Nunc dimittis

February 28, 2018

Nunc Dimittis

Wilbur R. Dodge, 83, died November 20, 2017, in Binghamton, New York, an engineer, physicist, professional photographer, English country dancer, organist, organbuilder, and organ technician. He graduated from Clarkson University and Harpur College (now Binghamton University) with degrees in electrical engineering and physics and followed in his father’s footsteps working at Ansco Film Company.  With Norman Smith, he started their company, R D & D before he moved on to Link Aviation where he worked on simulators for the Gemini and Apollo missions.

Dodge was a member of the choir and guest organist for various churches in the community including Trinity Memorial and Christ Churches. He also maintained and tuned pipe organs in churches throughout the region. He was dean of the Binghamton Chapter of the American Guild of Organists, 1999–2001. 

Wilbur R. Dodge is survived by his partner, Anneliese Heurich; children: Glenn Burch (Bellefonte, Pennsylvania), Michael and Tammy Burch (Deland, Florida), Barbara Burch (Paisley, Florida), and Laura Appleton (Binghamton); several grandchildren and great-grandchildren. A memorial service was held at Christ Episcopal Church in Binghamton on January 20.

 

Mark Coan Jones died December 24, 2017. Born February 25, 1957, in Asheville, North Carolina, he studied organ with Marilyn Keiser and with Donna Robertson at nearby Mars Hill College. For the past 22 years, Jones was director of music and organist for The Pink Church (First Presbyterian Church), Pompano Beach, Florida. He previously served St. Nicholas Episcopal Church, Pompano Beach; First Presbyterian Church, Newton, North Carolina; and Trinity Episcopal Church, Asheville.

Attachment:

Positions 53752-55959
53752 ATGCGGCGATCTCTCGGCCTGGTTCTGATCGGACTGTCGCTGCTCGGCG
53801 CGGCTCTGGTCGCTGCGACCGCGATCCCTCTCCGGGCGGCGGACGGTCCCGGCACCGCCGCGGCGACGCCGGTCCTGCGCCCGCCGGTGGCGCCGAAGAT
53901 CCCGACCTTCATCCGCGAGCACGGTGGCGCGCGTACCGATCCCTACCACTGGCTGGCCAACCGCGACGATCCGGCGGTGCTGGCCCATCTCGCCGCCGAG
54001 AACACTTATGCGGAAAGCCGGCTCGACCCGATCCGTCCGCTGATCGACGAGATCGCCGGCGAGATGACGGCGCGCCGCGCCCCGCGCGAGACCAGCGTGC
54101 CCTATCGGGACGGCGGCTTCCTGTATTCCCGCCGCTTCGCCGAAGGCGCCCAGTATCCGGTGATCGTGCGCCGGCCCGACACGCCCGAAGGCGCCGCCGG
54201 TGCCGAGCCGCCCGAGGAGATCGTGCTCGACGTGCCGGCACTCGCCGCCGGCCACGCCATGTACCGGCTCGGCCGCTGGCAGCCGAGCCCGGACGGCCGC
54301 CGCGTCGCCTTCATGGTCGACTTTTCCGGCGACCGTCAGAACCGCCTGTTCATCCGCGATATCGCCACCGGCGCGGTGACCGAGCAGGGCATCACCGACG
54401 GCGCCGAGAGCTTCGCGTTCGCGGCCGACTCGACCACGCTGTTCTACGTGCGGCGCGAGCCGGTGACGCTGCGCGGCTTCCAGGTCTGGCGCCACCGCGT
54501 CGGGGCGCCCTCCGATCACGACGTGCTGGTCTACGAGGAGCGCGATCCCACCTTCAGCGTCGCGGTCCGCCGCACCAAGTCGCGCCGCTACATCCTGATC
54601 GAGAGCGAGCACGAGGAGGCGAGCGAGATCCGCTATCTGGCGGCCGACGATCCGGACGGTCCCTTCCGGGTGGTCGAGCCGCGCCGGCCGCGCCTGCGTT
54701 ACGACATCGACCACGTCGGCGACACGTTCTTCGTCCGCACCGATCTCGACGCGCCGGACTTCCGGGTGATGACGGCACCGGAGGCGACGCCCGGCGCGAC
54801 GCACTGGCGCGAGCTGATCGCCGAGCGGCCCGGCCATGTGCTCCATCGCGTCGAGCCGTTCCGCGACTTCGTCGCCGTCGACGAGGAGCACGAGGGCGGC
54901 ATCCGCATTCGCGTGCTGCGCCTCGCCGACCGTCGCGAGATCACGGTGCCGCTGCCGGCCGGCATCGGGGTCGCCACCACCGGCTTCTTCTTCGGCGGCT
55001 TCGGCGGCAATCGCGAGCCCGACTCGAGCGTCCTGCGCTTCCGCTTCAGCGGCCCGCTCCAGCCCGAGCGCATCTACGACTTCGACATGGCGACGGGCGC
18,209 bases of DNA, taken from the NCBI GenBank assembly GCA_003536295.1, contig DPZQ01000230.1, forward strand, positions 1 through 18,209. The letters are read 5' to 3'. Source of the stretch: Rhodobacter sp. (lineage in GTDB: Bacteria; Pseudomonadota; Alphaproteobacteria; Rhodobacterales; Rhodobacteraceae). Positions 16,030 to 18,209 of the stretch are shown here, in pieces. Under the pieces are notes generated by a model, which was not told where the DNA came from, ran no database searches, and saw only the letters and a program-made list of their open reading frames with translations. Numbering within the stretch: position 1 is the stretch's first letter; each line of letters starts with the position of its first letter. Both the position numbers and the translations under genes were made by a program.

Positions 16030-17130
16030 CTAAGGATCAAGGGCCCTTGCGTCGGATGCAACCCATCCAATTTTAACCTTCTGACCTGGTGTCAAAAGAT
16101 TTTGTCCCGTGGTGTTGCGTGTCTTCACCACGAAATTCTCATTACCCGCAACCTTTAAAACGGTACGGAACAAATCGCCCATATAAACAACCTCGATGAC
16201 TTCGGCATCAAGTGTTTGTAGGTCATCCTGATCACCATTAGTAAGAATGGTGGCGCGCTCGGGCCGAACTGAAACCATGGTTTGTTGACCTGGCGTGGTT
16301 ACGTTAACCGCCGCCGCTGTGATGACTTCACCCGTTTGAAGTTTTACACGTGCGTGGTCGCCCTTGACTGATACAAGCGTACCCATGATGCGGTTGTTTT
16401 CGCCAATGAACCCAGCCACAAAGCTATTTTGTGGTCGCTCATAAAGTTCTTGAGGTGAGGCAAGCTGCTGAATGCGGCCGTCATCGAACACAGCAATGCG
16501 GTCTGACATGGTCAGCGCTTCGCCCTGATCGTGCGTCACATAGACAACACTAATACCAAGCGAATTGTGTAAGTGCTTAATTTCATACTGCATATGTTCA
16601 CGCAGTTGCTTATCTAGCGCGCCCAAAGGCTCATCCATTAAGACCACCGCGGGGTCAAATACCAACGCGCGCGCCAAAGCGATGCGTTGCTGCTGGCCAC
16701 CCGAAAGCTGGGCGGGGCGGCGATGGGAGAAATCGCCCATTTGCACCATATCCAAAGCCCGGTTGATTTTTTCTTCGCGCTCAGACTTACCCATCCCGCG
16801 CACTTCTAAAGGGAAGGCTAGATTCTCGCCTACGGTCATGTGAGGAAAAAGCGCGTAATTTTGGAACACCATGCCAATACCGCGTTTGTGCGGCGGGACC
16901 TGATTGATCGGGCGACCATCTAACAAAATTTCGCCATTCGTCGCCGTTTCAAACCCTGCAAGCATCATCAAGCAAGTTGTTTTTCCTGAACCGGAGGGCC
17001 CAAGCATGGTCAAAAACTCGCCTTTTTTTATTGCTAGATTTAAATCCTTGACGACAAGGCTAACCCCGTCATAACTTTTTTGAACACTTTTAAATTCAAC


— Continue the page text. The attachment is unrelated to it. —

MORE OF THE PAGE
Jones appeared with the Florida Philharmonic, New World Symphony, Lynn University Conservatory Orchestra, Young Artists Chamber Orchestra, Palm Beach Atlantic Symphony, and Miami Bach Society, and in collaborations with chamber groups and area choruses, including the Nova Singers, Florida Philharmonic Chorus, Master Chorale of South Florida, Masterworks Chorus of the Palm Beaches, Fort Lauderdale Christian Chorale, and Gay Men’s Chorus of South Florida. He arranged music for organ and brass and performed with the Dallas Brass, Avatar Brass, Empire Brass, Lynn Conservatory Brass, and Eastman Brass. He performed extensively across Europe, Scandinavia, and Russia, in collaborations and solo recitals. 

Jones’s organ compositions have been performed in venues across the United States and in Europe, and have been broadcast nationally. His Three Lenten Hymn Meditations, Trumpet Tune in D, and Lenten Hymntunes have been recorded and performed by various organists.

From 2006 through 2014, Mark was principal accompanist for the von Trapp Children, the great-grandchildren of the singing family made famous by the Rodgers & Hammerstein movie The Sound of Music. His solo appearances and concerts with the von Trapps included performances around the world.

Mark Coan Jones is survived by his parents Hubert Mack and Shirley Williams Jones of Asheville, his sister Suzanne Jones Hamel and husband Richard Anson Hamel of Covington, Kentucky, and his partner Hilarion (Kiko) Suarez Moreno of Deerfield Beach, Florida.